Levin, Middlebrooks v. US Fire Ins. Co.

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639 So. 2d 606 (1994)


No. 82649.

Supreme Court of Florida.

June 30, 1994.

James R. Green of Levin, Middlebrooks, Mabie, Thomas, Mayes & Mitchell, Pensacola, for plaintiffs-appellants.

Charles Cook Howell, III of Howell, O'Neal & Johnson, Jacksonville, for defendant-appellee.

*607 C. Rufus Pennington, III of Margol & Pennington, P.A., Jacksonville, amicus curiae for the Academy of Florida Trial Lawyers.

OVERTON, Justice.

We have for review Levins, Middlebrooks, Mabie, Thomas, Mayes & Mitchell, P.A. v. United States Fire Insurance Co., No. 92-2984 (11th Cir. Oct. 29, 1993) (order certifying question), in which the Eleventh Circuit Court of Appeals found that it is unclear whether Florida courts would extend the "litigation privilege" to actions based on tortious interference with a business relationship and certified the following question to this Court:


Id. at 8. We have jurisdiction pursuant to article V, section 3(b)(6), of the Florida Constitution. For the reasons expressed, we answer the certified question in the affirmative.

The stipulated facts of this case are as follows. A personal injury action was filed against Daniel Ornamental Iron Company (Daniel Ornamental). United, the insurance company for Daniel Ornamental, failed to settle the case within its primary policy limits of $500,000, and the case proceeded to trial, which resulted in a judgment against Daniel Ornamental in the amount of $863,287. Thereafter, Morrison Assurance Company (Morrison Assurance), Daniel Ornamental's excess insurance carrier, retained Levin, Middlebrooks, Mabie, Thomas, Mayes & Mitchell, P.A. (Levin firm) on a contingency fee basis to bring a bad faith action against United for its failure to settle the personal injury suit within the policy limits. The Levin firm had also represented the plaintiff in the underlying personal injury case against Daniel Ornamental.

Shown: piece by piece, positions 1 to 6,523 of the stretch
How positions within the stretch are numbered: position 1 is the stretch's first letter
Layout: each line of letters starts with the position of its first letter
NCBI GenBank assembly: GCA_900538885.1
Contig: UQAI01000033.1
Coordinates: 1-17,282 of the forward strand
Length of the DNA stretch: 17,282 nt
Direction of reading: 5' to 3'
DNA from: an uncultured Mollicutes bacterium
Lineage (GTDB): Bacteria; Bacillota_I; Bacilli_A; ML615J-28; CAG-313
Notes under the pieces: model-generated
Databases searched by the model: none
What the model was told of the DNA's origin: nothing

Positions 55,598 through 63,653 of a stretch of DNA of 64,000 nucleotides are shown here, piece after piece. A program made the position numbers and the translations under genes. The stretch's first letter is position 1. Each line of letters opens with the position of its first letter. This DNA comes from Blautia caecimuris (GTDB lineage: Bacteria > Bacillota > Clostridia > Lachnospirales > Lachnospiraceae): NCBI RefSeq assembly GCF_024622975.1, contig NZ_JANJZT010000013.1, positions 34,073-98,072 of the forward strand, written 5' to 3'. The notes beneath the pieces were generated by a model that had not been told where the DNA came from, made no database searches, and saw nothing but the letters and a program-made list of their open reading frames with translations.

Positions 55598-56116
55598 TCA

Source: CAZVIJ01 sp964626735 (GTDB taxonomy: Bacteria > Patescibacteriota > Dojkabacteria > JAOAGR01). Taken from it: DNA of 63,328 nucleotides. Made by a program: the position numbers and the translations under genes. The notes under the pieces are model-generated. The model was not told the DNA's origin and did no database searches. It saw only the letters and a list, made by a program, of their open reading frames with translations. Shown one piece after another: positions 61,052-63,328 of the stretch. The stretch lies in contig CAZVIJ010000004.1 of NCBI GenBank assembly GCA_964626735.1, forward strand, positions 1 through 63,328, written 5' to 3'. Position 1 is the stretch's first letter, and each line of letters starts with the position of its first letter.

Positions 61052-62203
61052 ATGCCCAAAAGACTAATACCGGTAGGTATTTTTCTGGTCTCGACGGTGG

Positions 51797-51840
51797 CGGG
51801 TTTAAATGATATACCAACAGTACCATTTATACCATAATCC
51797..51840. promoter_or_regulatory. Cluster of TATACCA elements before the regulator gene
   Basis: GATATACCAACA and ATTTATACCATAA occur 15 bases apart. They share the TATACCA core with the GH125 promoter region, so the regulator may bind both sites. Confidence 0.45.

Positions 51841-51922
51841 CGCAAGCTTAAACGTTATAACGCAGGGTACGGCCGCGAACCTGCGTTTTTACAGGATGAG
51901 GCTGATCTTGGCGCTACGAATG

In answering interrogatories in the bad faith litigation, Morrison Assurance listed Lefferts L. Mabie, an attorney with the Levin firm, as one of several people who had knowledge of United's alleged bad faith. After receiving the answers to the interrogatories, United moved to disqualify Mabie and the Levin firm as Morrison Assurance's attorneys. In moving to disqualify Mabie and the Levin firm, United certified to the trial court that it would be calling Mabie as a witness at trial. As a result of United's certification, the trial judge disqualified Mabie and the Levin firm as counsel for Morrison Assurance. United, however, never subpoenaed Mabie for trial, never called him as a witness at trial, and never notified the court that it would not be calling him as a witness. At trial, a final judgment was entered in favor of Morrison Assurance against United in the amount of $638,237.

In this action, the Levin firm sued United in federal court for tortious interference with a business relationship, alleging that United intentionally disqualified Mabie to prevent the Levin firm from representing Morrison Assurance. United moved to dismiss this action on the grounds that its actions in the bad faith litigation were protected by the absolute immunity afforded to statements or actions taken during a judicial proceeding. The federal district court granted United's motion to dismiss and entered judgment in United's favor. On appeal, the Eleventh Circuit Court of Appeals certified the foregoing question to this Court, finding that it is unclear whether Florida courts would extend this type of immunity to a tortious interference with a business relationship action that was based on misconduct in a judicial proceeding.

In answering the certified question, we first examine the origins of the immunity afforded to statements or actions taken during a judicial proceeding. Traditionally, defamatory statements made in the course of judicial proceedings are absolutely privileged, no matter how false or malicious the statements may be, so long as the statements are relevant to the subject of inquiry. Fridovich *608 v. Fridovich, 598 So. 2d 65 (Fla. 1992). Consequently, the torts of perjury, libel, slander, defamation, and similar proceedings that are based on statements made in connection with a judicial proceeding are not actionable. Wright v. Yurko, 446 So. 2d 1162 (Fla. 5th DCA 1984). The immunity afforded to statements made during the course of a judicial proceeding extends not only to the parties in a proceeding but to judges, witnesses, and counsel as well. Fridovich; Cox v. Klein, 546 So. 2d 120 (Fla. 1st DCA 1989); Wright.